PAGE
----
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Cull of managers continues

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The managerial merry go round continues in the Football League.   Of the 72 clubs, 42 have made managerial changes and eight clubs have made a second change of the campaign.   Charlton have had three head coaches.

At Notts County Mark Cooper replaced Jamie Fullarton only 69 days after Fullarton himself replaced Ricardo Moniz.   Cooper has been given a points target to meet if he wants to remain in post.

In Money and Football, Stefan Szymanski notes that the median tenure of a manager in the top division in England was three and a half years.  In the last decade, it has fallen to one and a half years.   In the fourth division of English football, the median tenure of a manager was less than fifteen months back in the 1980s.   By the last decade it had fallen to 271 days, barely the length of the season.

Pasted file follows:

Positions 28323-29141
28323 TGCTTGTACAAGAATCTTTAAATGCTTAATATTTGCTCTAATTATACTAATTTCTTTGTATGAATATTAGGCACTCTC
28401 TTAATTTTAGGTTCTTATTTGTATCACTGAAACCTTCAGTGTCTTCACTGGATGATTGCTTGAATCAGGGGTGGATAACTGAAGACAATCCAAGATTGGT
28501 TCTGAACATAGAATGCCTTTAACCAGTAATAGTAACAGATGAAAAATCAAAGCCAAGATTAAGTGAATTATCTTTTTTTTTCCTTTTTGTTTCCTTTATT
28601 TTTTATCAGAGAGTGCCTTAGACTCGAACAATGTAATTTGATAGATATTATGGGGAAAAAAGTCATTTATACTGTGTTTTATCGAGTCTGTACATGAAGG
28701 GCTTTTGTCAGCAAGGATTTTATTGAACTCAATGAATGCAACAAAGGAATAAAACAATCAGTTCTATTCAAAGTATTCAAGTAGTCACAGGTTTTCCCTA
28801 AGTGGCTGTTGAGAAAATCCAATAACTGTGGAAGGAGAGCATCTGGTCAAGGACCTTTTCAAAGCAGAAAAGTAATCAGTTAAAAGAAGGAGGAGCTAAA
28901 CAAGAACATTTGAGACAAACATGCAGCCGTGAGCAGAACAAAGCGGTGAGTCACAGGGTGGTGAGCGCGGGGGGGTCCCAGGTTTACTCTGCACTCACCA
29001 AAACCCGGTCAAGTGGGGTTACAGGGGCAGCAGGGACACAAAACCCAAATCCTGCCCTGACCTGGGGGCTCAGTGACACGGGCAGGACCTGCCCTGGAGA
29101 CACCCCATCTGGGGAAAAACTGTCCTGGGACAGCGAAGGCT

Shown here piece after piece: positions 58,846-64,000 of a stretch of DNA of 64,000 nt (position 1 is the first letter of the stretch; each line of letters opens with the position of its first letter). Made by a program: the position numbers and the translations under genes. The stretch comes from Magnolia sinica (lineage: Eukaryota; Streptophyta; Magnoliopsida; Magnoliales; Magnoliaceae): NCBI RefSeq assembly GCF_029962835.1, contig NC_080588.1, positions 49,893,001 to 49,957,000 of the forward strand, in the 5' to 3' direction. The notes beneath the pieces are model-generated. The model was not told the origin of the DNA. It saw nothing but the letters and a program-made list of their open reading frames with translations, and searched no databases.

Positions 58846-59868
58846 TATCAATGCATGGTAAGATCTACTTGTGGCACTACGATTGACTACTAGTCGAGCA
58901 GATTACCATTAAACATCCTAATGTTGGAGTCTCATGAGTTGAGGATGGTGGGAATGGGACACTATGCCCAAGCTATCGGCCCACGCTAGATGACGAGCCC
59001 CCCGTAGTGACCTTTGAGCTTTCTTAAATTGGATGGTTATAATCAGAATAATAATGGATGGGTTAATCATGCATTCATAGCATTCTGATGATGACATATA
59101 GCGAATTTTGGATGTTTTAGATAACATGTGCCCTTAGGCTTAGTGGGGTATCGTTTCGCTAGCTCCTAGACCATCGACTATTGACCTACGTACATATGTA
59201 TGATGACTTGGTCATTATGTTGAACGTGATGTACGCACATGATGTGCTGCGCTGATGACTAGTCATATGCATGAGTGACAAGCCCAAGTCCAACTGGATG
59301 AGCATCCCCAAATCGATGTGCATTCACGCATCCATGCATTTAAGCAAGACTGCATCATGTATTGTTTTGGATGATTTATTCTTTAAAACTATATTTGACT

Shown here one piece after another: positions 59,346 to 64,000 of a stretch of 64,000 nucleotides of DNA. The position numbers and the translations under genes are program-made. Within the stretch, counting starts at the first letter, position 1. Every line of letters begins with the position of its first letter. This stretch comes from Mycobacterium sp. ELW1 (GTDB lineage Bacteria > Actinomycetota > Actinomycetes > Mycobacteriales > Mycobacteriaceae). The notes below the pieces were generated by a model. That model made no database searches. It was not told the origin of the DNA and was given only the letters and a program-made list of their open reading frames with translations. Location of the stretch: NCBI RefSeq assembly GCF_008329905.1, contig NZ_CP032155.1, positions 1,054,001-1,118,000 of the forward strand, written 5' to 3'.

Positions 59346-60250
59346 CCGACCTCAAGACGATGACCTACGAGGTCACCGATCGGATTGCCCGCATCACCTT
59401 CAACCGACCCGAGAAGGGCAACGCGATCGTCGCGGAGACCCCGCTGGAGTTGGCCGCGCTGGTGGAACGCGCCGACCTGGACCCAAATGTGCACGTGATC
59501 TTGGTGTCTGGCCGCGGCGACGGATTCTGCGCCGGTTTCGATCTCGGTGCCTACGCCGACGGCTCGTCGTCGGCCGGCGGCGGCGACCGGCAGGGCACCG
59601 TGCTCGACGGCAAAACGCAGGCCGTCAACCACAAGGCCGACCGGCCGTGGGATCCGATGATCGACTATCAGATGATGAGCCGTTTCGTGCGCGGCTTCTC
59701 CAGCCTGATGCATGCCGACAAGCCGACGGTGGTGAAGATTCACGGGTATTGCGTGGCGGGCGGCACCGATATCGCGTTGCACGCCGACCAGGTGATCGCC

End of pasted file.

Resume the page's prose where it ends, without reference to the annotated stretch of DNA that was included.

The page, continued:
Why tenure is shorter lower down the leagues is unclear, but it may be because it costs less to dismiss a manager at that level.

There is some disagreement in the literature about how much difference a manager makes.   There does seem to be a boost in performance for the first three matches as players try to impress the new boss.  There are also some outstanding managers, notably Sir Alex Ferguson, who make a big difference in the long run.

Even if managers are responsible for only 15 per cent of their club's success, with money being the main driver, that 15 per cent can be vital in a game of fine margins.

Szymanski argues that the job has become less skilled because if a prosperous club wants a talented player they can get him if they are prepared to pay his price.   This has sometimes led to the separation of the jobs of player recruitment and coaching, not always with great success.